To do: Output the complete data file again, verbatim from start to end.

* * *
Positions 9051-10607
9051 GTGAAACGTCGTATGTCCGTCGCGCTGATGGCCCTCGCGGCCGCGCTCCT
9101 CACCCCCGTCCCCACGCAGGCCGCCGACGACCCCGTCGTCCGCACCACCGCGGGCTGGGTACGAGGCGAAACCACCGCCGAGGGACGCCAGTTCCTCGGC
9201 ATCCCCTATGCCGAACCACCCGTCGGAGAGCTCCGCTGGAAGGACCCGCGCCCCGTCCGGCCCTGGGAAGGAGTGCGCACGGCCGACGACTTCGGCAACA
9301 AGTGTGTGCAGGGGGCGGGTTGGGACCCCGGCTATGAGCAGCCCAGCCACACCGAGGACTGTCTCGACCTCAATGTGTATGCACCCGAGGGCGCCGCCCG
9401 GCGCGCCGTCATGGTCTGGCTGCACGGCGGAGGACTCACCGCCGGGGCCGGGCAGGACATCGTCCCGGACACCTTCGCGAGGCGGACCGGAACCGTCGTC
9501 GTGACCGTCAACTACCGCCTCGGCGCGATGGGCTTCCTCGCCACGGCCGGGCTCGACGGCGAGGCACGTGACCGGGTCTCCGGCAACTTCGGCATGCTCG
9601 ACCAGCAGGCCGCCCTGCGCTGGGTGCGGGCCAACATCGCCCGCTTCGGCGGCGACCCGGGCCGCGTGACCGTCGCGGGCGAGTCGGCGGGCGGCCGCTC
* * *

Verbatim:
Positions 9051-10607
9051 GTGAAACGTCGTATGTCCGTCGCGCTGATGGCCCTCGCGGCCGCGCTCCT
9101 CACCCCCGTCCCCACGCAGGCCGCCGACGACCCCGTCGTCCGCACCACCGCGGGCTGGGTACGAGGCGAAACCACCGCCGAGGGACGCCAGTTCCTCGGC
9201 ATCCCCTATGCCGAACCACCCGTCGGAGAGCTCCGCTGGAAGGACCCGCGCCCCGTCCGGCCCTGGGAAGGAGTGCGCACGGCCGACGACTTCGGCAACA
9301 AGTGTGTGCAGGGGGCGGGTTGGGACCCCGGCTATGAGCAGCCCAGCCACACCGAGGACTGTCTCGACCTCAATGTGTATGCACCCGAGGGCGCCGCCCG
9401 GCGCGCCGTCATGGTCTGGCTGCACGGCGGAGGACTCACCGCCGGGGCCGGGCAGGACATCGTCCCGGACACCTTCGCGAGGCGGACCGGAACCGTCGTC
9501 GTGACCGTCAACTACCGCCTCGGCGCGATGGGCTTCCTCGCCACGGCCGGGCTCGACGGCGAGGCACGTGACCGGGTCTCCGGCAACTTCGGCATGCTCG
9601 ACCAGCAGGCCGCCCTGCGCTGGGTGCGGGCCAACATCGCCCGCTTCGGCGGCGACCCGGGCCGCGTGACCGTCGCGGGCGAGTCGGCGGGCGGCCGCTC